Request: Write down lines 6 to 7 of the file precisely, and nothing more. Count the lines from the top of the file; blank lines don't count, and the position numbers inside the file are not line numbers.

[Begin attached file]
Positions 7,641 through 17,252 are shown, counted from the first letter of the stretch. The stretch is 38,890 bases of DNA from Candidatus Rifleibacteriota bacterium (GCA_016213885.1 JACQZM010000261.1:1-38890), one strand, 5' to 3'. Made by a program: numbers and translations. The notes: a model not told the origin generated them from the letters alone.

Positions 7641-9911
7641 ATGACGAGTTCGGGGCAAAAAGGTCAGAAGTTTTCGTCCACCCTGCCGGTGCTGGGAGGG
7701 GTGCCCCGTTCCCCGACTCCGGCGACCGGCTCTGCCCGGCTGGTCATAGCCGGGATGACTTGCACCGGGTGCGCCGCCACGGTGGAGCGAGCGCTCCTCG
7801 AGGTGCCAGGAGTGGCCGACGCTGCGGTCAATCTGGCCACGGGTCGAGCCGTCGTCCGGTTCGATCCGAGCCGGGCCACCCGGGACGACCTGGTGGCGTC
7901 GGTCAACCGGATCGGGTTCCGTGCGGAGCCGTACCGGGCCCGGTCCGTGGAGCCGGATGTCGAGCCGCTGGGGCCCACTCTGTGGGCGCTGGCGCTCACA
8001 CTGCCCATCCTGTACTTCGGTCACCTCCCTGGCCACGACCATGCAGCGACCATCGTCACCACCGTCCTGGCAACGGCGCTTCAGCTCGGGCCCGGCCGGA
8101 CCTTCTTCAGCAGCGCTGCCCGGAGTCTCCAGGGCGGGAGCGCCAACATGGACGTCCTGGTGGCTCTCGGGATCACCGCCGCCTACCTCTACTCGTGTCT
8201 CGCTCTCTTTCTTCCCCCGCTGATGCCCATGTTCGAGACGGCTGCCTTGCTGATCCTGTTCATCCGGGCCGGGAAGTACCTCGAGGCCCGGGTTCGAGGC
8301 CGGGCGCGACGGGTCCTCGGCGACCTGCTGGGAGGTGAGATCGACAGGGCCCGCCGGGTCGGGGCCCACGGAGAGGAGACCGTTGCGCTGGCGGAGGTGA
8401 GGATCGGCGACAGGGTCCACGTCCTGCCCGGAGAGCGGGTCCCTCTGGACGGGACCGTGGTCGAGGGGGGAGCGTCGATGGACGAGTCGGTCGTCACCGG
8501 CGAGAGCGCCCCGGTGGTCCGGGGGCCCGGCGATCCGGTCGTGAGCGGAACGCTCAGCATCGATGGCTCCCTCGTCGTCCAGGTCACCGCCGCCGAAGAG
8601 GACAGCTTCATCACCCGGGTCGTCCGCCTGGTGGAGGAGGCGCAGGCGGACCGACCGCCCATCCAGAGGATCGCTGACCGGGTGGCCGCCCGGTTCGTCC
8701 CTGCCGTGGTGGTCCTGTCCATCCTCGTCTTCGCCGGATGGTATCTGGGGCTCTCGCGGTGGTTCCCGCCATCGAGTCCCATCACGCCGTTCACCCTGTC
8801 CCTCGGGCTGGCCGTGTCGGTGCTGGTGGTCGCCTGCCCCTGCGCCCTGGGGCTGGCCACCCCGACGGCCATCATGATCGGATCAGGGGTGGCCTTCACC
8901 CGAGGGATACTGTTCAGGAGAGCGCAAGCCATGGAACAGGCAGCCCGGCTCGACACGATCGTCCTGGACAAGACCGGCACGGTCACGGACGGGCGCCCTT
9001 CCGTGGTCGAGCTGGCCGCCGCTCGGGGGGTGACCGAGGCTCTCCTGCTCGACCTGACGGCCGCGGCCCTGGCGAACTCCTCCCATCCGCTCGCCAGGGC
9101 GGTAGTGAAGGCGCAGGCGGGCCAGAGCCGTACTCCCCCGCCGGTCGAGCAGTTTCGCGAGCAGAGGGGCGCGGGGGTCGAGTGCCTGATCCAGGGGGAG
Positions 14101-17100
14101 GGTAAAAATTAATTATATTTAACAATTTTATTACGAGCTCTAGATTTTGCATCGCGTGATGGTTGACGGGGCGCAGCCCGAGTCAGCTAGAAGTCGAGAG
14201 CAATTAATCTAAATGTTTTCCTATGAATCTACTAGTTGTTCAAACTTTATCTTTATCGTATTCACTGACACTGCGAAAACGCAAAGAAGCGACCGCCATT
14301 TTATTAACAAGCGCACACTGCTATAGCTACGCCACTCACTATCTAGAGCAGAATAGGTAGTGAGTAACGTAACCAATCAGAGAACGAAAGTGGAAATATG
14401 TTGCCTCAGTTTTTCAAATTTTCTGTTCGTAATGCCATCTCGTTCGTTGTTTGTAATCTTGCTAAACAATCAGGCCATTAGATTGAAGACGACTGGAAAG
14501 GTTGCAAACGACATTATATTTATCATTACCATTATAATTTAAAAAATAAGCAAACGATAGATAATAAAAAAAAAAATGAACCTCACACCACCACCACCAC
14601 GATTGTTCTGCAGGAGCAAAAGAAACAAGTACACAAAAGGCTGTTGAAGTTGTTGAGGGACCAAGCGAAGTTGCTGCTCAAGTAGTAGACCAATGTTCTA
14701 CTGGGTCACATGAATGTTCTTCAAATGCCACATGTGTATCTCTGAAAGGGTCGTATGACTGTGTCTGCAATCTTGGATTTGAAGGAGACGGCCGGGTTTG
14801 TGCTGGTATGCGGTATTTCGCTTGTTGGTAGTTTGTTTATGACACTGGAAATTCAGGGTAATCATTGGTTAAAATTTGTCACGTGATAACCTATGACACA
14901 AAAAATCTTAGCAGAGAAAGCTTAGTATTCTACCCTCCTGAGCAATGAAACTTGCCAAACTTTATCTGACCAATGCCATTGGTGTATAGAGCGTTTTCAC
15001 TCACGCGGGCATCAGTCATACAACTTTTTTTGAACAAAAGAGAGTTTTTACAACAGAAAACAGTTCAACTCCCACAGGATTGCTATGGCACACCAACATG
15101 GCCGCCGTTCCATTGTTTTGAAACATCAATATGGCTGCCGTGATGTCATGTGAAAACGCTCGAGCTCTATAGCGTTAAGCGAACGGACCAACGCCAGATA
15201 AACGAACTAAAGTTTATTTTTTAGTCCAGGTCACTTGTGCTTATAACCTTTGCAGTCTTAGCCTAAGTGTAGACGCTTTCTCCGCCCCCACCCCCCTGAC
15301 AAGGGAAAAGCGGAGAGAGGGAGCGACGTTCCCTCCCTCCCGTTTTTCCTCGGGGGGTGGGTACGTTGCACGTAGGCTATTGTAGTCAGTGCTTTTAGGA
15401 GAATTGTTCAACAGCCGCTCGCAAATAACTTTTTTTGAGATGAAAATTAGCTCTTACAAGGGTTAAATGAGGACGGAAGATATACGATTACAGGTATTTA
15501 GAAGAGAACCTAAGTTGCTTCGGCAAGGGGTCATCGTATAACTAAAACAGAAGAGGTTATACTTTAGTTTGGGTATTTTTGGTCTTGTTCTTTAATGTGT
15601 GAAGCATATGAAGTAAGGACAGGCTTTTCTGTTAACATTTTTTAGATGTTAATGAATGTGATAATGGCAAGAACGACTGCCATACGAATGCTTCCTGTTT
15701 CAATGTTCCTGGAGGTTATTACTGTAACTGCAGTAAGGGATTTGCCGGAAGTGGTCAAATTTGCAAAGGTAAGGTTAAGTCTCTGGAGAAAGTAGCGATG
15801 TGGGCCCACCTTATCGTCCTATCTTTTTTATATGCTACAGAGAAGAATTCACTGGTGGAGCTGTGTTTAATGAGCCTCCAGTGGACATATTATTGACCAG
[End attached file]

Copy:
7901 GGTCAACCGGATCGGGTTCCGTGCGGAGCCGTACCGGGCCCGGTCCGTGGAGCCGGATGTCGAGCCGCTGGGGCCCACTCTGTGGGCGCTGGCGCTCACA
8001 CTGCCCATCCTGTACTTCGGTCACCTCCCTGGCCACGACCATGCAGCGACCATCGTCACCACCGTCCTGGCAACGGCGCTTCAGCTCGGGCCCGGCCGGA